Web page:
CONTENTS: Ed's Red Bore Cleaner
• 1 part Dexron ATF, GM Spec. D-20265 or later.
• 1 part Kerosene - deodorized, K1
• 1 part Aliphatic Mineral Spirits
• CAS #64741-49-9, or substitute "Stoddard Solvent", CAS #8052-41-3, or equivalent.
• 1 part Acetone, CAS #67-64-1.
• (Optional 1 lb. of Lanolin, Anhydrous, USP per gallon, or OK to substitute Lanolin, Modified, Topical Lubricant, from the drug store)
MIXING INSTRUCTIONS:
Mix outdoors, in good ventilation. Use a clean 1 gallon metal, chemical-resistant, heavy gage PET or PVC plastic container. NFPA approved plastic gasoline storage containers are OK. Do NOT use HDPE, which is permeable, because the acetone will slowly evaporate. Acetone in ER will attack HDPE over time, causing the container to collapse, making a heck of a mess!
Add the ATF first. Use the empty container to measure the otherainer to measure the other components, so that it is thoroughly rinsed. If you incorporate the lanolin into the mixture, melt this carefully in a double boiler, taking precautions against fire. Pour the melted lanolin it into a larger container, rinsing the lanolin container with the bore cleaner mix, and stirring until it is all dissolved. I recommend diverting up to 4 ozs. per quart of the 50-50 ATF/kerosene mix to use as "ER-compatible" gun oil. This can be done without impairing the effectiveness of the remaining mix. Label and safety warnings follow:
FIREARM BORE CLEANER
CAUTION: FLAMMABLE MIXTURE -- HARMFUL IF SWALLOWED -- KEEP OUT OF REACH OF CHILDREN
Contents: petroleum distillates, surfactants, organometallic antioxidants and acetone.
1. Flammable mixture, keep away from heat, sparks or flame.
2. FIRST AID, If swallowed DO NOT induce vomiting, call physician immediately. In case of eye contact immediately flush thoroughly with water and call a physician. For skin contact wash thoroughly.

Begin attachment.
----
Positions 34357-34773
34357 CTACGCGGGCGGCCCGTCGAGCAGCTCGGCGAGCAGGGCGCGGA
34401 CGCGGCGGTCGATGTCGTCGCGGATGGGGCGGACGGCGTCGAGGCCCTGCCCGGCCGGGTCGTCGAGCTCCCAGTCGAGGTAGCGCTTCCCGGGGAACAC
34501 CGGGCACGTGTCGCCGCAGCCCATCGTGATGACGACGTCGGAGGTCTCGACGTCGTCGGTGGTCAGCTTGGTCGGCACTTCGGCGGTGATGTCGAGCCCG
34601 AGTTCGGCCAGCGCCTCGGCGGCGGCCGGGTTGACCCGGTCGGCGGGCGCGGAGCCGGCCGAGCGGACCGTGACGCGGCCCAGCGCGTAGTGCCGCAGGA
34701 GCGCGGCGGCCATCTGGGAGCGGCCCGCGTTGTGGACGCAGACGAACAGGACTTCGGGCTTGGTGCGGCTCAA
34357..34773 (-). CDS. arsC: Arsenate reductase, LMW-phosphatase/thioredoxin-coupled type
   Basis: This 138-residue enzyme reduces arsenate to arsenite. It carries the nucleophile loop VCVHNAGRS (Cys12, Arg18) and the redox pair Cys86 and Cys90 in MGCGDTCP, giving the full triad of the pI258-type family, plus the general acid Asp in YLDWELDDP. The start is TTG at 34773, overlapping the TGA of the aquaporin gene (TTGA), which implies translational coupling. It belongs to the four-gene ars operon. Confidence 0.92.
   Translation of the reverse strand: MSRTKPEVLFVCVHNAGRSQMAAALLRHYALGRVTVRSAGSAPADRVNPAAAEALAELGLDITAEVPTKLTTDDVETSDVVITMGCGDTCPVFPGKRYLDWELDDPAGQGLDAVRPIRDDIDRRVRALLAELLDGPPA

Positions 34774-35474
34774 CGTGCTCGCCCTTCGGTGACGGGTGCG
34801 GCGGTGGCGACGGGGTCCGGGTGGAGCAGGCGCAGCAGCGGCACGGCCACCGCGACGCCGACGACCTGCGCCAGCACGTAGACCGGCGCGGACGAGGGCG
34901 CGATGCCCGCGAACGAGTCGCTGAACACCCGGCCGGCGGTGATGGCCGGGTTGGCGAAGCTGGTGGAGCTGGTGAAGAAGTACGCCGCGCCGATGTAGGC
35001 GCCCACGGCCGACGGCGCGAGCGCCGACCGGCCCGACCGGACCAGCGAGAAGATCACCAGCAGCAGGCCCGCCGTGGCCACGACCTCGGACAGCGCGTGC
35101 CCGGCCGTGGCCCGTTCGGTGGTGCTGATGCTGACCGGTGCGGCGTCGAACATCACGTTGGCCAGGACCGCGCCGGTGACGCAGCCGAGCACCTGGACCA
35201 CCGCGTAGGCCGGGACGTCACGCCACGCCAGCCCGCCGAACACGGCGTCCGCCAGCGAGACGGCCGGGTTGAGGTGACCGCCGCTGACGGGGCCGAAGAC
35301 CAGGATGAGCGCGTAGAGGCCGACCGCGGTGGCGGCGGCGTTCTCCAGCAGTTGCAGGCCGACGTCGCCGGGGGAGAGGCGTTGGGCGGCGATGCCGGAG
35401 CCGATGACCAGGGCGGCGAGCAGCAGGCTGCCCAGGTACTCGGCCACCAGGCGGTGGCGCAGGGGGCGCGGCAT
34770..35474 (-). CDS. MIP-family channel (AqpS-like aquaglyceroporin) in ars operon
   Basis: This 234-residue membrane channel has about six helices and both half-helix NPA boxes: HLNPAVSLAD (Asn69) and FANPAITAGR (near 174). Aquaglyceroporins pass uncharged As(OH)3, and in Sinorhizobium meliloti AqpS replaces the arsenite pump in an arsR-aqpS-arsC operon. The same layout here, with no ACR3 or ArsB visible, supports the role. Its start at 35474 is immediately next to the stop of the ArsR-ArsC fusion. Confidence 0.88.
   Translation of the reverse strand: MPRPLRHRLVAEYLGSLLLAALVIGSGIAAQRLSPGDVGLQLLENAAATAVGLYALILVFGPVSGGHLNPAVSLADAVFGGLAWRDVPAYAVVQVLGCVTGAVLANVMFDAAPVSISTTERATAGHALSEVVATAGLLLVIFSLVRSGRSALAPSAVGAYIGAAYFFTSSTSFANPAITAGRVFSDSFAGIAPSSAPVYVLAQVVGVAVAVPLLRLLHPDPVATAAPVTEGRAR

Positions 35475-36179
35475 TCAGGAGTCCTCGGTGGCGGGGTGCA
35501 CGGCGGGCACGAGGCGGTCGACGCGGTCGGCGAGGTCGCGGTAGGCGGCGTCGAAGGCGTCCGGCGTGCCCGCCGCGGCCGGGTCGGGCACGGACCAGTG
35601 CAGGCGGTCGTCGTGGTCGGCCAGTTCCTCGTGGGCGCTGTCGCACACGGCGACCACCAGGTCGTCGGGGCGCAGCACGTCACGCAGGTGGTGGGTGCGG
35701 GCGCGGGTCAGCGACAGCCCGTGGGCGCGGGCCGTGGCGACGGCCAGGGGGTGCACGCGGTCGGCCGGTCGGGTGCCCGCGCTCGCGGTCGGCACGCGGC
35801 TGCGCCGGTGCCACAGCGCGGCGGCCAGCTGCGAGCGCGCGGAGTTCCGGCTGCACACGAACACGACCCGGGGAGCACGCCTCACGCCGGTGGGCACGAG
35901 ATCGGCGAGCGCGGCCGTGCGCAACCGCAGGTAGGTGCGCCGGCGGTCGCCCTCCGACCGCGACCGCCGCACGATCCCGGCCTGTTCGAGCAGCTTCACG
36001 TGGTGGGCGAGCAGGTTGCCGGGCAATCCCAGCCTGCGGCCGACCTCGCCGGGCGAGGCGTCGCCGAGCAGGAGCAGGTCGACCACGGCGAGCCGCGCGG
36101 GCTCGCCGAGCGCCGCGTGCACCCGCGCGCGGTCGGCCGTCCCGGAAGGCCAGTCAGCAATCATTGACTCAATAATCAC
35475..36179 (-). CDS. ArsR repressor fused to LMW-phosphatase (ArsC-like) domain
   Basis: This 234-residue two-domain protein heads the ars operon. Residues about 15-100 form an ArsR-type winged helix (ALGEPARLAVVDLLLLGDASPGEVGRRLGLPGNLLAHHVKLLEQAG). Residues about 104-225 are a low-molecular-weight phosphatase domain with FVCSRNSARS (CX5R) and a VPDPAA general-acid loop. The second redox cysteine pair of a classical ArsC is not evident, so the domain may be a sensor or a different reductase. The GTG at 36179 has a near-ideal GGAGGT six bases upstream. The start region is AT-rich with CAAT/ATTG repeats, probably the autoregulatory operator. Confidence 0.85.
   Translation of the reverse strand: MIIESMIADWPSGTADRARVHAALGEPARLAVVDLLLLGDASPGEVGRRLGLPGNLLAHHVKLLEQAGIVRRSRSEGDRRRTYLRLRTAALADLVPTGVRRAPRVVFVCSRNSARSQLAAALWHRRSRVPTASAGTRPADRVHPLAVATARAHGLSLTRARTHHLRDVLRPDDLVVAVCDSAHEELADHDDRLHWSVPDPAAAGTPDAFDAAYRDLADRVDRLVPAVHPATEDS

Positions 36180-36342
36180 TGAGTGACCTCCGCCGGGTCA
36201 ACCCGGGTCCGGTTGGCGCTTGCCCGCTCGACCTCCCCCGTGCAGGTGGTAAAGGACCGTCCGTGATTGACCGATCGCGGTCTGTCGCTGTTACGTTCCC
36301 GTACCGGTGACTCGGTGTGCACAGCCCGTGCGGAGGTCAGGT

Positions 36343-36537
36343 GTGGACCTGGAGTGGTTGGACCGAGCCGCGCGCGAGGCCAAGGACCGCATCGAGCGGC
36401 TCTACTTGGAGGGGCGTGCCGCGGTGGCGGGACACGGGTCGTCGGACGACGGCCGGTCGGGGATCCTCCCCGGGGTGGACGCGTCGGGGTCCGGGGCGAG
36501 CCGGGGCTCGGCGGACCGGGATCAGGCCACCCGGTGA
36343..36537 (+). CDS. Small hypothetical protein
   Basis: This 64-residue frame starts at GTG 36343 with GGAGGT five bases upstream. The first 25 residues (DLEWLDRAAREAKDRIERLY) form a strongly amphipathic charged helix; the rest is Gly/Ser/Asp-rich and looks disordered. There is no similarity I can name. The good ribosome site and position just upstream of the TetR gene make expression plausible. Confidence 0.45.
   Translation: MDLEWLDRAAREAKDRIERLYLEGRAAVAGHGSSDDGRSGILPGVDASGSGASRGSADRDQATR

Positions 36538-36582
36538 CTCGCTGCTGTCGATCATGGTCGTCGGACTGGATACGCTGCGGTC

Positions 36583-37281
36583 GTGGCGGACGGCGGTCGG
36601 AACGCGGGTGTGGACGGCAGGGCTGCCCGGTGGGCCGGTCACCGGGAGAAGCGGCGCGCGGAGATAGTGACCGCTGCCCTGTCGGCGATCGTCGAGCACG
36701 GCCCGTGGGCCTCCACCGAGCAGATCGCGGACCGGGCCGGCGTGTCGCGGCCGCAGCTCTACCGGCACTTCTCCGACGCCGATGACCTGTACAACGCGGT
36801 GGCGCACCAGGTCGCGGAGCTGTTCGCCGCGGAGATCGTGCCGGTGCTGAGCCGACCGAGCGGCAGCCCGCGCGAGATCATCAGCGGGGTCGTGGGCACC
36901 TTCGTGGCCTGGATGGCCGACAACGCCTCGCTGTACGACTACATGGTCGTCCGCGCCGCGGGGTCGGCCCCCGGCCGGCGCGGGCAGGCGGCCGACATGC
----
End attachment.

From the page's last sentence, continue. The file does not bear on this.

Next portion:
3. Use with adequate ventilation. Avoid breathing vapors or spray mist. It is a violation of Federal law to use this product in a manner inconsistent with itsonsistent with its labeling. Reports have associated repeated and prolonged occupational overexposure to solvents with permanent brain and nervous system damage. If using in closed armory vaults lacking forced air ventilation wear respiratory protection meeting NIOSH TC23C or equivalent. Keep container tightly closed when not in use.
INSTRUCTIONS FOR USE:
1. Open the firearm action and ensure the bore is clear. Cleaning is most effective when done while the barrel is still warm from firing. Saturate a cotton patch with bore cleaner, wrap or impale on jag and push it through the bore from breech to muzzle. The patch should be a snug fit. Let the first patch fall off and do not pull it back into the bore.
2. Wet a second patch, and similarly start it into the bore from the breech, this time scrubbing from the throat area forward in 4-5" strokes and gradually advancing until the patch emerges out the muzzle. Waiting approximately 1 minute to let the bore cleaner soak will improve its action.
3. For pitted, heavily carbon-fouled service rifles, leaded revolvers or neglected bores a bronze brush wet with bore cleaner may be used to remove stubborn deposits. This is unnecessary for smooth, target-grade barrels in routine use.
4. Use a final wet patch pushed straight through the bore to flush out loosened residue dissolved by Ed's Red. Let the patch fall off the jag without pulling it back into the bore. If you are finished firing, leaving the bore wet will protect it from rust for 1 year under average atmospheric conditions.
5. If lanolin is incorporated into the mixture, it will protect the firearm from rust for up to two years, even in a humid environment. (For longer storage use Lee Liquid Alox or Cosmolene). "ER" will readily remove hardened Alox or Cosmolene.
6. Wipe spilled Ed's Red from exterior surfaces before storing the gun. While Ed's Red is harmless to blue and nickel finishes, the acetone it contains is harmful to most wood finishes.
7. Before firing again, push two dry patches through the bore and dry the chamber, using a patch wrapped around a suitably sized brush or jag. First shot point of impact usually will not be disturbed by Ed's Red if the bore is cleaned as described.